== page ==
A research conducted by Ziyad Al-Aly, an epidemiologist at Washington University in St. Louis, Missouri, focused on the effects of Covid on the circulatory system after the acute phase of the virus. Based on 150,000 people recovered from Covid-19 in relation to the uninfected and a pre-pandemic control group, those who contracted the disease faced greater risks for 20 cardiovascular conditions in the year following the infection.
According to Al-Aly, the findings suggest Covid-19 could permanently alter the health of some people. Researcher Sarah Wulf Hanson of the Institute for Health Metrics and Evaluation of the University of Washington in Seattle also used data from the Al-Aly study, noting that in 2020, complications after the disease caused 12,000 strokes and 44,000.
more heart attacks in the United States: numbers increased to 18,000 and 66,000 in 2021. Complications that could also occur in people who appear to have fully recovered from a mild infection, as well as in people hospitalized with coronavirus, where an increased risk of many conditions has been observed: + 8% heart attack rate and + 247% of that of cardiac inflammation.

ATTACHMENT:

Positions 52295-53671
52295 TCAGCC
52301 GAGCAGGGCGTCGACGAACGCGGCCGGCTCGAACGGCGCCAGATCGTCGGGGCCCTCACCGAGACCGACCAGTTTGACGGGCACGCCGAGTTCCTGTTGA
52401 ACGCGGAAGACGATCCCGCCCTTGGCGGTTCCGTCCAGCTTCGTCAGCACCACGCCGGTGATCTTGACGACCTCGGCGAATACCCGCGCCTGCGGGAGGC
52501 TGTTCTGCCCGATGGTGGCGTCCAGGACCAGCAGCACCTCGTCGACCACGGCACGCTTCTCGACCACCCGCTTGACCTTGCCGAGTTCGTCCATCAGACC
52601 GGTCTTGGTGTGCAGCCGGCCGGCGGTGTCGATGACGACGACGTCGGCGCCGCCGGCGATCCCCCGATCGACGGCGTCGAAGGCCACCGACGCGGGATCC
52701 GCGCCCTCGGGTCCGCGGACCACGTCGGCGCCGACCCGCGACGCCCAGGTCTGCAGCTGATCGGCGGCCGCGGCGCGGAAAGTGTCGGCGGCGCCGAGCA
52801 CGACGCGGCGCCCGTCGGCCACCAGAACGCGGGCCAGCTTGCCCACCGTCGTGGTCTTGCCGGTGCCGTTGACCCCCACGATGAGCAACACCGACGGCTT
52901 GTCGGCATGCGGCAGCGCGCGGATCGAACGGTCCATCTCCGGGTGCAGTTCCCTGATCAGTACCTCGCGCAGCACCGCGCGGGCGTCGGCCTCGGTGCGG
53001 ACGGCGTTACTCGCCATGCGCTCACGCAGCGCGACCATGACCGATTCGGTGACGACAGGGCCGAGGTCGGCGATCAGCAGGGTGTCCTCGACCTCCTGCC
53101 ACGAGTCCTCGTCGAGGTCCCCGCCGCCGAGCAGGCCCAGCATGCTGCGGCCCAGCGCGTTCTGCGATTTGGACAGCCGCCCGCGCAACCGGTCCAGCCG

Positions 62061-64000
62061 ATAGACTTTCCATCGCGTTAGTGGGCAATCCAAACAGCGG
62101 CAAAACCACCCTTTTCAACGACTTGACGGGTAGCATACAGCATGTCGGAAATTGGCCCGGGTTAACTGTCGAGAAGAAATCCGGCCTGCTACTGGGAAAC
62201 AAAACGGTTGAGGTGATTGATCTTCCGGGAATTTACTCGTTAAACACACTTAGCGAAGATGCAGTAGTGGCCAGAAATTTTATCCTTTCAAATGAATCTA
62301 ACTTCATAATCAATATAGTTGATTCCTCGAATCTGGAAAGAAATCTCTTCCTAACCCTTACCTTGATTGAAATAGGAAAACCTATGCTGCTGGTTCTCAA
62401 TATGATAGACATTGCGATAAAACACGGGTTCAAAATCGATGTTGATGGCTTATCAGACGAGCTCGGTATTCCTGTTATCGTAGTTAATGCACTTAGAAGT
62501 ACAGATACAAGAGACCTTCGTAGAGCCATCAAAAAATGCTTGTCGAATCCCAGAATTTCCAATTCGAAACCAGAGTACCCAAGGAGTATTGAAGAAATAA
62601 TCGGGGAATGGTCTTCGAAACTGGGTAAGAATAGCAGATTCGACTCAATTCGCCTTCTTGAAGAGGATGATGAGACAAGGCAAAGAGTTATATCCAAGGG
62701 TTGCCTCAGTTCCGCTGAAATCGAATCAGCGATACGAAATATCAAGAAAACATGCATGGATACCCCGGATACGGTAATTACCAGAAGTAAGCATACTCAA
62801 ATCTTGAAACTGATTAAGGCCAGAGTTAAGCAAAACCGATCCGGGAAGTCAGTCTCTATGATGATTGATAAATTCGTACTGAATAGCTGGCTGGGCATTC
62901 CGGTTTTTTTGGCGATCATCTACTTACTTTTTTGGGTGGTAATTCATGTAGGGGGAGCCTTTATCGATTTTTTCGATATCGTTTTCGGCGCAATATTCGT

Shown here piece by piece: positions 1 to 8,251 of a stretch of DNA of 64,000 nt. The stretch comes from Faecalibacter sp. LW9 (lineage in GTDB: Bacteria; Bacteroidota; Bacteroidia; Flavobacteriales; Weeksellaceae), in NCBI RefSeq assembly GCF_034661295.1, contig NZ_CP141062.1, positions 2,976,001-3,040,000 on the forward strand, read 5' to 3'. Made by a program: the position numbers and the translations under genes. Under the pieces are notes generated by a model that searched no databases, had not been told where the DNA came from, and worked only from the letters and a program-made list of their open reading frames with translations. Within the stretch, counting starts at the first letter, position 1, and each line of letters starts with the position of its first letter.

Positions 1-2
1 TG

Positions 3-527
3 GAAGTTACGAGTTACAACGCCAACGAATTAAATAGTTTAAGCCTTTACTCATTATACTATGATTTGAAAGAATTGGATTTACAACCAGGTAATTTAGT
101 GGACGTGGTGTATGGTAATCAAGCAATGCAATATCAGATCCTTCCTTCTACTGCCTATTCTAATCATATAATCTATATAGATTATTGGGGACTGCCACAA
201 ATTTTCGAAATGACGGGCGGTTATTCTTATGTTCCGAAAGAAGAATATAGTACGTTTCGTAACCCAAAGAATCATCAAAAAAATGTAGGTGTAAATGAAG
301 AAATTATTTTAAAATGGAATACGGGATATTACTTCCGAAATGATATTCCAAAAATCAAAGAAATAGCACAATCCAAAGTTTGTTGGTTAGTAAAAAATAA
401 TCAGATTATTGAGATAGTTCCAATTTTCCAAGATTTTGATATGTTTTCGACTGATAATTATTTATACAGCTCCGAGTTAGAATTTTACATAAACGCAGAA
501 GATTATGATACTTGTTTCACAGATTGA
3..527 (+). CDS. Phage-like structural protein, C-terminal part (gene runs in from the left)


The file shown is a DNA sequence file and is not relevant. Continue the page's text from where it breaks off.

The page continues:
Covid-19 most harmful to the heart: what changes for athletes
Another research conducted on data from the British health system showed that people who had been hospitalized with Covid-19 were about three times more likely than non-infected people to face serious cardiovascular problems.
Clearly in subjects who undergo prolonged exertion such as athletes, this situation will need to be monitored to see the long-term effects on athletes who have contracted the virus. In the last two years there have been many premature deaths of athletes, often very young, almost always due to diseases that have affected the cardiovascular system.
Athletes who contract the covid will undergo cardiovascular screening, which is already very thorough in many countries, to avert any possible repercussions for those who have contracted the virus. In the coming months will come firther research to evaluate the trend.